LONDON, EN | Photography
Francesco Berlingerio was born in Brindisi, Italy, in 1980. Upon his graduation in Sociology, he progressed his professional career in the UK, in the field of child protection, and since then, he has been working for a significant number of Local Authorities.
He became interested in photography, when he turned 23, he got carried away, and, to build his knowledge, he immersed himself in the study of analogue photography, darkroom film development. His photography projects, are focused on the unrelenting inequality of human conditions.
His work is mainly undertaken in monochrome, with the purpose of investigating and documenting social issues, such as: identity and borders, the anthropic relationship between people and environments, as well as, their life conditions. During the earliest stage of his career as photographer, he worked in partnership with press photo agencies based in Italy and Italian newspapers and magazines, such as: il Manifesto, Diario, Il Messagero.
Upon graduation at the University of Lecce, he undertook statistic research about the street children phenomenon, in Kenya and Colombia, where he also worked and cooperated with NGOs. At present, he is residing in London, and his work is committed to long term projects, work on assignment. His recent work, resilience, has been featured by different print and on-line magazines, also shortlisted for the collective exhibition at Boomer Gallery, in London.
This is a long term project, a result of a journey, which started in South East Asian countries: Laos,Vietnam Cambodia and Myanmar. Between August 2019 to March 2020, I crossed 4 borders and I arrived in Myanmar, my last destination, due to the onset of pandemic. I was fascinated by the imbalances typical of South East Asian countries, to tell what somehow exist but is always out of the spotlights, given that mostly, there is a tendency of pointing on touristic attractions, leaving aside all the rest. A personal research of resilience, as concept, has begun with the use of photography. It is a slow and unconventional journey, as well as a search of details and peculiarities, of an hidden childhood and its bond that breaks.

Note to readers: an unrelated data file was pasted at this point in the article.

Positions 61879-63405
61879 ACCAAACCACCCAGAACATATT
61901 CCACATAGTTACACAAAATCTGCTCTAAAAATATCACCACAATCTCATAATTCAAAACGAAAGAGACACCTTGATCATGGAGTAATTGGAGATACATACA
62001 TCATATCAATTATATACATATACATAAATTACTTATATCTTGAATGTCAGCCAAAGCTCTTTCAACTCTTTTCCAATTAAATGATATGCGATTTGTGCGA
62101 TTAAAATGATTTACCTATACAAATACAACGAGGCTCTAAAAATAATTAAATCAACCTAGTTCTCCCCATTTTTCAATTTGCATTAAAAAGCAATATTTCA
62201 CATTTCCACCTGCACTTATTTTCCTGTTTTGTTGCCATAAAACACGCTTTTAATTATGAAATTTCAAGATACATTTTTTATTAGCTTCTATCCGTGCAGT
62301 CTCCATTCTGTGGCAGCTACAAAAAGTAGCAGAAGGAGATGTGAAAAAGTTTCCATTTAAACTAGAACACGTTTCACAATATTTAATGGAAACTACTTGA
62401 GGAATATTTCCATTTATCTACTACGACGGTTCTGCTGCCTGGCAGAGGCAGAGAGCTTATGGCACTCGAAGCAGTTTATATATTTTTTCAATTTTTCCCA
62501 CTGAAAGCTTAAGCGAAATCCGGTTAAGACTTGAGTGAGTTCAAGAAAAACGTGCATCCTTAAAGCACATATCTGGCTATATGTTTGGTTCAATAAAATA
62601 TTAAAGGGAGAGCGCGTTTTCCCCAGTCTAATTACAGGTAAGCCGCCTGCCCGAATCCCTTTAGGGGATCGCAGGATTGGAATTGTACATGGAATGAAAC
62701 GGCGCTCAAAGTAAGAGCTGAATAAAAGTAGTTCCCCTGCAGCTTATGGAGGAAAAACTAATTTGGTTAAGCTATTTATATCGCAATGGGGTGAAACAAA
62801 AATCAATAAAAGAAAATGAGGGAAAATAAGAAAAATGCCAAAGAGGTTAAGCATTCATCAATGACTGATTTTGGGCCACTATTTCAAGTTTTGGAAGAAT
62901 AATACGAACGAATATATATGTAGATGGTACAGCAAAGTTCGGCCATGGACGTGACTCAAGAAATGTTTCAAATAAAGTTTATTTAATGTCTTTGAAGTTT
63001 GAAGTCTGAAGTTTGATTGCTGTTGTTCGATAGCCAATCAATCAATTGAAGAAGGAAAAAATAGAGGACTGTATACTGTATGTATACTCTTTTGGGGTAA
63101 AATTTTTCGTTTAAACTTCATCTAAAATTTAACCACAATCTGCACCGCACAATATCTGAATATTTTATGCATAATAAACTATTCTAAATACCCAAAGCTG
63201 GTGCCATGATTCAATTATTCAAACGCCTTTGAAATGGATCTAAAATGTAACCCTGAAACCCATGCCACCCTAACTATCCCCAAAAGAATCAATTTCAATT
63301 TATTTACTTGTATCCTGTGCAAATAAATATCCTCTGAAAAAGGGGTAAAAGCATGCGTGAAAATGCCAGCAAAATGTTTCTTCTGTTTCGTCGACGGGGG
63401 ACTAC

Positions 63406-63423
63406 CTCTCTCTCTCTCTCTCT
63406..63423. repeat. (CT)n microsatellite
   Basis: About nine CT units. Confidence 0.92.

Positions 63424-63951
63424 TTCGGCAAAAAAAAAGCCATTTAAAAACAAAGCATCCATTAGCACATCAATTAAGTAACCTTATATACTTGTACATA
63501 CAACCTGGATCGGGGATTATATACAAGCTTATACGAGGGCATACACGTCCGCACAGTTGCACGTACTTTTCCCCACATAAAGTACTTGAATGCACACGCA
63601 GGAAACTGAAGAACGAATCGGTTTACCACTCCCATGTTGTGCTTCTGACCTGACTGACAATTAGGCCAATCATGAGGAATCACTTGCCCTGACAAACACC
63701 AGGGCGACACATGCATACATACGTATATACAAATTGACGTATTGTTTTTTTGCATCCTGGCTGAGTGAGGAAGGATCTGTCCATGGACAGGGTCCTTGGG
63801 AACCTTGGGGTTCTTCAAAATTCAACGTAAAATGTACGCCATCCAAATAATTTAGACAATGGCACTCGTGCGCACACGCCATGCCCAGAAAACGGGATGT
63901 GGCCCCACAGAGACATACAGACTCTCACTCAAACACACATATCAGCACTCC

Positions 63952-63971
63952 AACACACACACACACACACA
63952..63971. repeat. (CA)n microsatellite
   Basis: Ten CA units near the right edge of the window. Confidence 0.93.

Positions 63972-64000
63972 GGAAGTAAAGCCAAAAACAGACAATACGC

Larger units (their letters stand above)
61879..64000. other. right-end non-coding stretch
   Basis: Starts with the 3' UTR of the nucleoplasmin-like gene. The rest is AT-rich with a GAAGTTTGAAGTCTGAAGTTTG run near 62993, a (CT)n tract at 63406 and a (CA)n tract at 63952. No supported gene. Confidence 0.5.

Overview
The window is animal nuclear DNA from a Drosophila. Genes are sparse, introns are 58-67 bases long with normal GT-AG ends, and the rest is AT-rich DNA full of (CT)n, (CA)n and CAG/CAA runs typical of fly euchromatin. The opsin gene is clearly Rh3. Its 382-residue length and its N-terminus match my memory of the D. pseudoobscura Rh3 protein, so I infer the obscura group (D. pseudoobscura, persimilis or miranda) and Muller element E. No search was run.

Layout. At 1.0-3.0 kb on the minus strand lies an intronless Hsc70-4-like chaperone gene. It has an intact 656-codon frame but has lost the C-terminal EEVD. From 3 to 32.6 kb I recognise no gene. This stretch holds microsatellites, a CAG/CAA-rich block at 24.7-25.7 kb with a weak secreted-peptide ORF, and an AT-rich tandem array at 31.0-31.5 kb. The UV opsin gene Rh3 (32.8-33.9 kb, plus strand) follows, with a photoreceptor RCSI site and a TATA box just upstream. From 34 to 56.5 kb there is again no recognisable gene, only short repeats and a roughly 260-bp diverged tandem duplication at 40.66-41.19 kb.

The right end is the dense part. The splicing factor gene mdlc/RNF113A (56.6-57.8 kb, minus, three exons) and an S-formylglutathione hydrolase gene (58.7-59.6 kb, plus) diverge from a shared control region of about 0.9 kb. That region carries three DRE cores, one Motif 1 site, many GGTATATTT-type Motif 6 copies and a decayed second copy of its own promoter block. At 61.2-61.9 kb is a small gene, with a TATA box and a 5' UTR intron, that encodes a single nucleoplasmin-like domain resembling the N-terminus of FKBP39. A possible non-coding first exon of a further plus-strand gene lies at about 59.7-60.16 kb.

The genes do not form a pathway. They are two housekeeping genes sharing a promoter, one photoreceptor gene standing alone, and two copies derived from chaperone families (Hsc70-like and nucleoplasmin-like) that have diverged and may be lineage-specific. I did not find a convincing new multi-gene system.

Resilience is also defense and resistance, against coercion. Poverty, corruption, deprivation, totalitarian military regimes, undermine the individual freedom and rights. This is having today, a negative and long lasting impact, on the most vulnerable, due to gender stigma. Child sexual and labour exploitation, is a very controversial topic in South Asian countries. Furthermore, the ongoing Chinese control and imperialism, which do not support the people’s welfare, is triggering inequalities, gender differences and human rights violations. This is also a diary, which became part of an editorial and anthropological project, as well as an opportunity, to preserve the memory.